There is much credit given (or should be) in stepping to Clottey; much like going against any of his previous opponents, belt or not. In light of the Mosley fight going bust, Judah could’ve taken a lesser opponent. True to his nature, Judah didn’t hesitate to face ‘The Hitter.’ The IBF belt up for grabs is merely an added bonus.
Zab Judah and Joshua Clottey, for their differences, are tremendously similar. You couldn’t get two different fighters together in a squared circle but it just can’t be helped to think that they were molded from the same clay. For speed and technical know-how, you can’t beat Judah. For calculated contact and a chin you couldn’t dent with a runaway comet, Clottey’s definitely your guy.
Unfortunately for Judah, he doesn’t have a spare comet floating around and hasn’t shaken the memory of the last ‘rock head’ he faced in Baldomir. If skills alone won the day, Judah would be a Pound-For-Pound king for years but history knows better (regardless of the boast his shoulder tattoo claims). Tonight against Clottey, we’ll very likely see the wiser Zab Judah do his finest, at this stage, but will still come up short. How short depends on his performance which will have a direct and absolute effect on his future in the sport. What’s hard to accept is that with each loss, Judah comes closer to becoming the fighter that’s described as a ‘tough test for an up-and-comer.’ That’s not good enough for him nor will he accept it.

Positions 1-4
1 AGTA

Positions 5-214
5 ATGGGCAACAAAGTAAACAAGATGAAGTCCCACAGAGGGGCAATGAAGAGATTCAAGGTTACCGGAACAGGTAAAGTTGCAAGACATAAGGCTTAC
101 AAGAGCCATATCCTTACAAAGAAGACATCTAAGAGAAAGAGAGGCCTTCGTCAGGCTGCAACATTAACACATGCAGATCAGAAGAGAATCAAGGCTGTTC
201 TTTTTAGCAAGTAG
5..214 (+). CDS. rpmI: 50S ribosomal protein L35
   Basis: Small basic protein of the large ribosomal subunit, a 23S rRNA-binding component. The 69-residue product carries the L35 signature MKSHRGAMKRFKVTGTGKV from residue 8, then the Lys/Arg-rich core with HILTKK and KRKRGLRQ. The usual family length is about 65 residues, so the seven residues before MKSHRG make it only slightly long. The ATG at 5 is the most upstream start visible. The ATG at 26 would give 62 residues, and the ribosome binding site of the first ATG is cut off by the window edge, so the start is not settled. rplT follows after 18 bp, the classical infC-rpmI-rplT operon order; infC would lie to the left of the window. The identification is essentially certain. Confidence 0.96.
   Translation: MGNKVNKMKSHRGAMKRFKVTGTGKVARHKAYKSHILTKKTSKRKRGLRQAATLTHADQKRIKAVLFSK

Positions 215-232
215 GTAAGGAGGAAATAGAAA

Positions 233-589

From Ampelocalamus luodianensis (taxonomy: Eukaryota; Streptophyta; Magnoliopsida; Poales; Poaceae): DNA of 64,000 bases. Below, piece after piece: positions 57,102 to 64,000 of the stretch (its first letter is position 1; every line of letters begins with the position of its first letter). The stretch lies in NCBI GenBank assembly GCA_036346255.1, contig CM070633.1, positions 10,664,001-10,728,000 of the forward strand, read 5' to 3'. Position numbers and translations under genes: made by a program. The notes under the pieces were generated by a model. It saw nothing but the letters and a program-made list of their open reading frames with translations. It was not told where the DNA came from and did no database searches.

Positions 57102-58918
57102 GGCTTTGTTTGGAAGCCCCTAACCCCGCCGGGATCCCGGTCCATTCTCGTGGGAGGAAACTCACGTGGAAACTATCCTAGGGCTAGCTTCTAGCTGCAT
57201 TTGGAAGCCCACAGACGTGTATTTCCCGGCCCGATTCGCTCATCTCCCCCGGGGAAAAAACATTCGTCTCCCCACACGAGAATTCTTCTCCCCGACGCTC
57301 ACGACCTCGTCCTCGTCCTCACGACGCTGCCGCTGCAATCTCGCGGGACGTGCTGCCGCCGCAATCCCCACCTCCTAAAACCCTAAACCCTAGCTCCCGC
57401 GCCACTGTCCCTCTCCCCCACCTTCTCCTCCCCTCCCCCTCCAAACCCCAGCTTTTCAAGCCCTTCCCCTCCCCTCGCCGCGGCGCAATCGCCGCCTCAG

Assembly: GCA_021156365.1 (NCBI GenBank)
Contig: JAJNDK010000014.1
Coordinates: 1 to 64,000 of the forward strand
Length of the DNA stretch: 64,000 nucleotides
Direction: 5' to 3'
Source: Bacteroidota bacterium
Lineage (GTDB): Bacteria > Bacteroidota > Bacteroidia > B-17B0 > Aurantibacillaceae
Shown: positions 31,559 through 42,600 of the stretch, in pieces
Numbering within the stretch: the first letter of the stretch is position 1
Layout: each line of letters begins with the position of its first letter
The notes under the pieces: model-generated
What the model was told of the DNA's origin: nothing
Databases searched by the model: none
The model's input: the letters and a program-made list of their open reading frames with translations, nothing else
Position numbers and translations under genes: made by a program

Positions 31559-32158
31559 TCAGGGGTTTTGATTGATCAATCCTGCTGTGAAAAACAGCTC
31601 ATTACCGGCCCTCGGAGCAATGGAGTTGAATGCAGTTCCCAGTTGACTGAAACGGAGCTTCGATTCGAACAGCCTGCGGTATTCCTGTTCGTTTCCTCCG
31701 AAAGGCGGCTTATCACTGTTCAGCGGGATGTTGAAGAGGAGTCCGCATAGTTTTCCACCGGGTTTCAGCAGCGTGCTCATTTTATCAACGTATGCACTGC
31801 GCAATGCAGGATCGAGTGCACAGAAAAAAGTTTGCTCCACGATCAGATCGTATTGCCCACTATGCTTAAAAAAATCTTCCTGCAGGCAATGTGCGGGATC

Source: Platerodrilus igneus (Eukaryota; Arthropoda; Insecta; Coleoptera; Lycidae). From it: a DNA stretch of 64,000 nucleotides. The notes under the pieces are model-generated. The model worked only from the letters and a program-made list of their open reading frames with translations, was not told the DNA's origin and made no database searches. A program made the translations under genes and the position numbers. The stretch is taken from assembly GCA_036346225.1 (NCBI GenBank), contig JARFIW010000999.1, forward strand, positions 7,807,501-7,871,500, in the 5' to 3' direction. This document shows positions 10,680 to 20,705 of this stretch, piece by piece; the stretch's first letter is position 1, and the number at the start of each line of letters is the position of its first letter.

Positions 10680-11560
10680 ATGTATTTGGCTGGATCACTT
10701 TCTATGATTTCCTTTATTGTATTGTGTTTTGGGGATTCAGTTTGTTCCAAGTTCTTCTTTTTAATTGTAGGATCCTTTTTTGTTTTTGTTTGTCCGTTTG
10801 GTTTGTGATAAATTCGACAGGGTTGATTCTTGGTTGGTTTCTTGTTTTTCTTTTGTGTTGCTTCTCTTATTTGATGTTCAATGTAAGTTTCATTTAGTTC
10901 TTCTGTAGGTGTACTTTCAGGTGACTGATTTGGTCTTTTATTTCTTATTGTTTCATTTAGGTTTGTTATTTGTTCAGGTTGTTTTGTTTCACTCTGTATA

Still, Zab might surprise us; as he has often done. That’s the real reason he’s still here when others simply give in when faced with and/or beaten by less. Judah doesn’t know when to quit and that’s something we truly (and sometimes, begrudgingly) admire about him. He knows where to buy the round-trip ticket to The Point Of No Return and amassed many a frequent-flier point.
But tonight, the wings get clipped and the boarding pass gets revoked. Tomorrow, Zab Judah shrugs his shoulders and still finds a way back on the plane.
Questions or comments,